Since I started working 9-5 in the corporate world, one thing has resonated with me from the very beginning. In my role, I have always had multiple stakeholders that rely on me for information and they always want it immediately. At first I got bogged down trying to impress my masters by pushing myself to the limit to ensure that all their requests were fulfilled in a timely manner. As you can imagine, this approach was unsustainable and it wasn’t long before I was having to reevaluate things. I started noticing a trend after a while, people would come to me stating that they needed XYZ done or else hell would break loose, but when I delivered their requirements it always seemed as if the information wasn’t used with any urgency. This is when I learned the art of prioritisation and managing expectations. At first I would just prioritise by assessing each request received and applying an importance factor based on my understanding of the business and other determining factors. By prioritising my work, I relieved myself of a lot of stress and this in turn allowed me to improve the quality of my work. Unfortunately that didn’t eliminate the issue of my many stakeholders hassling me to no end even when it was clear that their requests were of a low priority. At this stage it became important for me to manage people’s expectations when they first raised requests for my assistance. Initially I would have to deal with a bit of push back, which would require me to remain firm in my position.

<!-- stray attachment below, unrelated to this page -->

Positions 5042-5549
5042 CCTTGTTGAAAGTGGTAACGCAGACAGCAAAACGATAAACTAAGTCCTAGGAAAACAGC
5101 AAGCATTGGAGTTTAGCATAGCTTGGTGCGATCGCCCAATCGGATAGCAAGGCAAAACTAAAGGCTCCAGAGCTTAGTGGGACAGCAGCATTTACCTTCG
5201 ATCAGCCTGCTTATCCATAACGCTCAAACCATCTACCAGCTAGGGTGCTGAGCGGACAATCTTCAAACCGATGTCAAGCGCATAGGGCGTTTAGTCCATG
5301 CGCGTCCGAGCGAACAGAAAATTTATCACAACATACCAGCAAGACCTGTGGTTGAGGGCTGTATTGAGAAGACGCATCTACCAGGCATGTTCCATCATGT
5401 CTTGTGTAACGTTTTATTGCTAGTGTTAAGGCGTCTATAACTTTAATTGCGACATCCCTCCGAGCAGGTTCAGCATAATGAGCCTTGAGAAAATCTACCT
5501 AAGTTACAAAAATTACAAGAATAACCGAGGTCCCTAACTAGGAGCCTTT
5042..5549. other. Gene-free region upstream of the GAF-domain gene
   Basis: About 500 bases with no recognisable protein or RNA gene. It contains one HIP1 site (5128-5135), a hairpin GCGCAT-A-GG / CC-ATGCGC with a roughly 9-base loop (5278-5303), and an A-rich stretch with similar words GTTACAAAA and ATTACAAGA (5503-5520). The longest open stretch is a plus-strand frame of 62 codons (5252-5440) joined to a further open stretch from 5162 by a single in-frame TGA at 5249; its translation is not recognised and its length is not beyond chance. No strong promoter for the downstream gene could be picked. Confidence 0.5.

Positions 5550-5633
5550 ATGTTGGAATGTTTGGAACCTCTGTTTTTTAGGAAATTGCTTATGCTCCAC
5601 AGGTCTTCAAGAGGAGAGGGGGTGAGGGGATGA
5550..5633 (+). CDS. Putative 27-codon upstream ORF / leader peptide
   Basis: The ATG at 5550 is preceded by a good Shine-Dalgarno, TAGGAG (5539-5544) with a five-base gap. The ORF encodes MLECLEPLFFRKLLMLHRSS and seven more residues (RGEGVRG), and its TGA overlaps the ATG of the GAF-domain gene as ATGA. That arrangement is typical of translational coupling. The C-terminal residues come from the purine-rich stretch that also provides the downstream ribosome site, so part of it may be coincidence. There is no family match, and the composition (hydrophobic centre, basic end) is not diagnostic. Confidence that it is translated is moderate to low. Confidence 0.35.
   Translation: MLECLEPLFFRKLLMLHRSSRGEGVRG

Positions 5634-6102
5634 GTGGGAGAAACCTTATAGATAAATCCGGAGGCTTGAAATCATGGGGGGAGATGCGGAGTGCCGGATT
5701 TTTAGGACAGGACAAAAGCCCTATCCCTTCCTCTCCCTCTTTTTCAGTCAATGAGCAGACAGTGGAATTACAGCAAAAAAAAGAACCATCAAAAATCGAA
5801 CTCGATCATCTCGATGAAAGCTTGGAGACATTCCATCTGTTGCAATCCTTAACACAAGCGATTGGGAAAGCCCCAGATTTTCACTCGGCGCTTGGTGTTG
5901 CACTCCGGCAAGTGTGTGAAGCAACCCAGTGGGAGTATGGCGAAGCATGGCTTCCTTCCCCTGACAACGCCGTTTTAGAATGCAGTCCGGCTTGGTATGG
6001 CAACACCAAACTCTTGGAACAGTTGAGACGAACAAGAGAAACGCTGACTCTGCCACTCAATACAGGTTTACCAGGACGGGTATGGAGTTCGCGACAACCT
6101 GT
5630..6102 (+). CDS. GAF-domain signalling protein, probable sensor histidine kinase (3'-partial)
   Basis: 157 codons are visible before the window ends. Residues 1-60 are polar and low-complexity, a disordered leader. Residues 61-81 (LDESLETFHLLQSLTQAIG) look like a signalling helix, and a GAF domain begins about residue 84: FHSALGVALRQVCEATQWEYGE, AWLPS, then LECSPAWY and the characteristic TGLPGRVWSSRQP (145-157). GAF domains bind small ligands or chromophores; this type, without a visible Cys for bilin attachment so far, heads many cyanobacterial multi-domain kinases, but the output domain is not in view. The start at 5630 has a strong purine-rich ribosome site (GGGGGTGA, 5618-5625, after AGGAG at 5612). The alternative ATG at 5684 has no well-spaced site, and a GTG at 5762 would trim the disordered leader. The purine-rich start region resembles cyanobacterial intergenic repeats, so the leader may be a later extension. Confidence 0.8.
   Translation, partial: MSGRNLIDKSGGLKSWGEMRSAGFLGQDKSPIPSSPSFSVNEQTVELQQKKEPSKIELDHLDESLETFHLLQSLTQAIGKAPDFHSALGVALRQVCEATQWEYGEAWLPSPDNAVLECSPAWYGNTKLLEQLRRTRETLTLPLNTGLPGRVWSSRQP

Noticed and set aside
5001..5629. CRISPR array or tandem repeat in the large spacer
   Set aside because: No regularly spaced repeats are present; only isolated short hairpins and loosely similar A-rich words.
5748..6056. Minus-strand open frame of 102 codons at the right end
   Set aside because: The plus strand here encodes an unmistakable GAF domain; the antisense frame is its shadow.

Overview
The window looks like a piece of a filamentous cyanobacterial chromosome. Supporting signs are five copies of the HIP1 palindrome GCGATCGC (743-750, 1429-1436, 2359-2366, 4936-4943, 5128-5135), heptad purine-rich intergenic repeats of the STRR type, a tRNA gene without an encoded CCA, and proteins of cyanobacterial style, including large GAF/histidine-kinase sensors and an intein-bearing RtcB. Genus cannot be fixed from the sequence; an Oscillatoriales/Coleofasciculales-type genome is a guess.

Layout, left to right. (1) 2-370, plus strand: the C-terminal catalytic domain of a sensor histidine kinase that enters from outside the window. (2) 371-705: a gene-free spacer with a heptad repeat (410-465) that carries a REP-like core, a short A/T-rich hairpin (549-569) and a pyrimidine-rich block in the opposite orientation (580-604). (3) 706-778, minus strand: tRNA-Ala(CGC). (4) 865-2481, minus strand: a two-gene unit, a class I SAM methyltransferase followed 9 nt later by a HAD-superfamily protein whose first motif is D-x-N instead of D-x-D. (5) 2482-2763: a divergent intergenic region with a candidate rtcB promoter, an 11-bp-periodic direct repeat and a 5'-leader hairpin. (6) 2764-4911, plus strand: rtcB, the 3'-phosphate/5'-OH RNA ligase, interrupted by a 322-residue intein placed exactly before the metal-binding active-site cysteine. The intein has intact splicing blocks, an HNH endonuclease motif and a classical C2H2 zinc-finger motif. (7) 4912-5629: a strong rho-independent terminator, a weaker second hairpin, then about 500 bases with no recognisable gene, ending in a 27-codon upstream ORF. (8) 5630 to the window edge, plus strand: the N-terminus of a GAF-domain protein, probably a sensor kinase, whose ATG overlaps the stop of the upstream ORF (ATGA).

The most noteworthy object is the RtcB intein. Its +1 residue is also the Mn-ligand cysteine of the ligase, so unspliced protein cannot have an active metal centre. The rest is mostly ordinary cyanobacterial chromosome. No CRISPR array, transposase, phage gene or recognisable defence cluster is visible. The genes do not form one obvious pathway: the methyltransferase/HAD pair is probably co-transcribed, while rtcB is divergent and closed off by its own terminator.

Eventually, I developed system that worked because I was able to prioritize and manage expectations in an efficient manner.
A musical perspective
As you can imagine, I have found that the art of prioritization and stakeholder management applies in the music space in many ways. Being a recording/performing artist, I interface with a variety of stakeholders that each have a unique, and mostly demanding, set of expectations. We have producers that expect a certain level of diligence once they have trusted you with their babies (beats/instrumentals). Then there’s promoters and venues that have their own expectations when it comes to gigs, they normally expect a certain level of professionalism especially in the lead up and on the day of an event. Having performed with DJs and live bands, each individual will bring their own demands and expectations of the main artist, that’s if you don’t have a music director. Being an independent artist for my entire career, I haven’t had the opportunity of working with a major label but I’m sure this also brings a certain weight of expectation along with it. All these stakeholders’ expectations pale in importance to those of the most critical stakeholder in a musicians career, the fans. Once a person dedicates their time into your brand, and invest financially and emotionally into your music, it only becomes fair that they demand the best from you. As you can see it is important to ensure that you do the most to keep all these stakeholders happy without burning yourself out in the process.
Keeping your priorities in check